In early 2015, the Houthis who took over the capital Sana'a months earlier, came very close to invading the southern city of Aden, the capital of former South Yemen and a seat of power for the separatists. The Houthis managed to reach the edges of the city in March 2015, and after a five month battle with local separatists, were eventually forced out after a massive pushback came from neighbouring Saudi Arabia and allied Arab countries in the form of aerial bombardment and military support. [8]

The Movement today[edit]

Today, the Southern Movement is in control of all southern provinces around the city of Aden. The only visible flags being flown are those of the former southern republic, often alongside those of the Arab coalition in a show of gratitude to neighboring allies who helped push back the Houthi forces, in particular that of the United Arab Emirates.

The Movement still claims loyalty to exiled President Hadi, though disputes have arisen since Hadi dismissed two important figures of the Southern Movement from their positions as governors of the city of Aden, namely Aidarus al-Zoubaidi.[9][10][11][12][13][14]

The group has managed to maintain control of the city whilst struggling with the constant threats and attacks from the local branch of Al Qaida.[15] Despite the terrorist group's near attempts to overrun the city and torpedo the separatists’ dream of regaining their lost state, a massive and coordinated military campaign to recapture the city from Al Qaida was launched successfully with support from their Emirati allies.

Within the movement, the groups based in Abyan (including Tariq al-Fadhli’s powerful Council for Leading the Peaceful Revolution) is allied with tribal and religiousmovements, while activism in Aden, Lahij, and Al-Dali stems more from the socialist and ex-military. The progressive factions take a more Arab nationalistic stance with some even including socialist and Marxist-Leninist factions.[16]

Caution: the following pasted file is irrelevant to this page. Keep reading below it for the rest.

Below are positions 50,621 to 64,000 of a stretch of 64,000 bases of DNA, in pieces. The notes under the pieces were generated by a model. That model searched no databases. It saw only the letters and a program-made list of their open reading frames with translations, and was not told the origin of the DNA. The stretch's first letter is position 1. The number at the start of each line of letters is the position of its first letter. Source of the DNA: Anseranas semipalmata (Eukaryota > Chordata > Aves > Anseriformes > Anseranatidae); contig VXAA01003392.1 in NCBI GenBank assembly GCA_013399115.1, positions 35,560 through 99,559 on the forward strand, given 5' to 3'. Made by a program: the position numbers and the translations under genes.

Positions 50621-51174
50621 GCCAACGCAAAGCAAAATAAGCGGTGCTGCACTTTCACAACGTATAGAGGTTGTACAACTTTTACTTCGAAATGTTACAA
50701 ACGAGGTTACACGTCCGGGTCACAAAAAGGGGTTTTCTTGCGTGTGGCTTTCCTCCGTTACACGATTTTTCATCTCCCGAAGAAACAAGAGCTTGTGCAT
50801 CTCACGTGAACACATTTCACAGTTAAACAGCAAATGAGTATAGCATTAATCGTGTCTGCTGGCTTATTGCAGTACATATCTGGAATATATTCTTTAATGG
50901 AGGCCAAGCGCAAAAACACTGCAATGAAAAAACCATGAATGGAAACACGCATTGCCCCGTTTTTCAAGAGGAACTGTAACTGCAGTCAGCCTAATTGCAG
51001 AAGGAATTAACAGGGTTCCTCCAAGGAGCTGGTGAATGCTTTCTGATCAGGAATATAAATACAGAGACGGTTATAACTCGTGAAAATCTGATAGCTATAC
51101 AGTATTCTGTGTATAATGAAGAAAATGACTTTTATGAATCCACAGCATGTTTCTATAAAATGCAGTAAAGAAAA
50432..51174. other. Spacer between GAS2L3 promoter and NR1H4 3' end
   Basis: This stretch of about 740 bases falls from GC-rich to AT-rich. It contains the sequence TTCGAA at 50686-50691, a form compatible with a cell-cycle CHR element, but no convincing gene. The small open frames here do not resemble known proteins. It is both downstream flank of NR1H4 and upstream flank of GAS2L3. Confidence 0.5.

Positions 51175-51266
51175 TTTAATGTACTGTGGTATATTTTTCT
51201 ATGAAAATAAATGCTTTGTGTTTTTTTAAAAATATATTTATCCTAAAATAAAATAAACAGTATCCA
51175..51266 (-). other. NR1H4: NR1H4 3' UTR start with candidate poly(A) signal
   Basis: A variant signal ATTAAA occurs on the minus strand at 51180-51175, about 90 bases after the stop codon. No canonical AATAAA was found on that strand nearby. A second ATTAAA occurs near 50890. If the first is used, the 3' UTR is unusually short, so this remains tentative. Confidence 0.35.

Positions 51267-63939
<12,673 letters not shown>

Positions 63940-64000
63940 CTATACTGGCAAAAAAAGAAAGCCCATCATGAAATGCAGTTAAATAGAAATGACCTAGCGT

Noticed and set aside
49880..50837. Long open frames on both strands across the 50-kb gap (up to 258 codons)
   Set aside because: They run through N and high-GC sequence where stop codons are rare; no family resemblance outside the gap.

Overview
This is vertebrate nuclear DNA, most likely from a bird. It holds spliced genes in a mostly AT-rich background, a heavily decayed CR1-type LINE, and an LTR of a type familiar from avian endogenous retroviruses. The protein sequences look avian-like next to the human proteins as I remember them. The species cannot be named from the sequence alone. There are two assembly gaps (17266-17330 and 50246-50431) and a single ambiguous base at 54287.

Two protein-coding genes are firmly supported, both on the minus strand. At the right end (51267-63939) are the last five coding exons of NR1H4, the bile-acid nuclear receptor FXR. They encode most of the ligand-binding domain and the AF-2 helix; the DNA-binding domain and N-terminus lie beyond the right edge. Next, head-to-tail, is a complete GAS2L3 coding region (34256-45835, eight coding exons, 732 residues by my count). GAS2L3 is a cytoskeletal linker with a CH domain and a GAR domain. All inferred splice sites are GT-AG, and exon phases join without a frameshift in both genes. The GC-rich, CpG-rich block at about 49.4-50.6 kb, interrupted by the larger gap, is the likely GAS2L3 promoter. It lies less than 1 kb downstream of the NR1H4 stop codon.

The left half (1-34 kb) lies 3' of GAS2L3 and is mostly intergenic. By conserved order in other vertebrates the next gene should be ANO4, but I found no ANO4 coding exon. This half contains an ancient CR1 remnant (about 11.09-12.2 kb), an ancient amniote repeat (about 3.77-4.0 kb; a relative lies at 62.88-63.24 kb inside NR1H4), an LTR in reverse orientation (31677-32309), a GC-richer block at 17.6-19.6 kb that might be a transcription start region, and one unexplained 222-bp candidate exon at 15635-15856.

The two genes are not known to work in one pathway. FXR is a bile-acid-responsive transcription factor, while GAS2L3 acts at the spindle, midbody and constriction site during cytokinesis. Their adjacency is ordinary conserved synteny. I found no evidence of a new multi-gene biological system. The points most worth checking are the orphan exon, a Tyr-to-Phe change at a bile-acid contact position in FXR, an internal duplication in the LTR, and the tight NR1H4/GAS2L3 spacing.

References[edit]

  1. ^ "Is South Yemen Preparing to Declare Independence?". Time. 2011-07-08. 
  2. ^ al-Suwaidi, Jamal S., ed. (1995). The Yemeni War of 1994: Causes and Consequences. Emirates Center for Strategic Studies and Research. ISBN 0863563007. 
  3. ^ Carapico, Sheila; Rone, Jemera (1994). "HUMAN RIGHTS IN YEMEN DURING AND AFTER THE 1994 WAR" (PDF). Human Rights Watch/Middle East. 6 (1): 1–32. Retrieved 16 September 2016. 
  4. ^ "North Yemeni Troops Seize Oil Field Center; Region Controls Country's Chief Resource". 1994-05-25. 
  5. ^ Kambeck, Jens (2016). "Returning to Transitional Justice in Yemen". Bonn: Center for Applied Research in Partnership with the Orient.
  6. ^ "In the Name of Unity". 2009-12-15. Retrieved 2016-08-03. 
  7. ^ "Yemen: End Harsh Repression in South". 2009-12-15. Retrieved 2016-08-03. 
  8. ^ "Aden protestors rally behind sacked governor Al Zoubeidi". 2017-04-05. Retrieved 2017-04-05. 
  9. ^ http://www.middleeasteye.net/news/south-yemen-forms-own-leadership-defiance-hadi-1347164242
  10. ^ https://www.usnews.com/news/world/articles/2017-05-04/thousands-protest-at-yemen-presidents-sacking-of-southern-leaders
  11. ^ http://www.dailymail.co.uk/wires/afp/article-4496002/South-Yemen-leaders-defy-government-local-council.html
  12. ^ https://twitter.com/demolinari/status/862632966270222336
  13. ^ https://www.alaraby.co.uk/english/news/2017/5/11/governor-turned-president-adens-al-zubaidi-announces-council-to-govern-south-yemen
  14. ^ http://www.mcclatchydc.com/news/politics-government/national-politics/article149887437.html
  15. ^ "Al Qaeda claims attack on south Yemen army base near Aden". 2016-07-16. Retrieved 2017-05-04. 
  16. ^ http://www.islamopediaonline.org/country-profile/yemen/political-landscape/hirak-movement.  Missing or empty |title= (help)

External links[edit]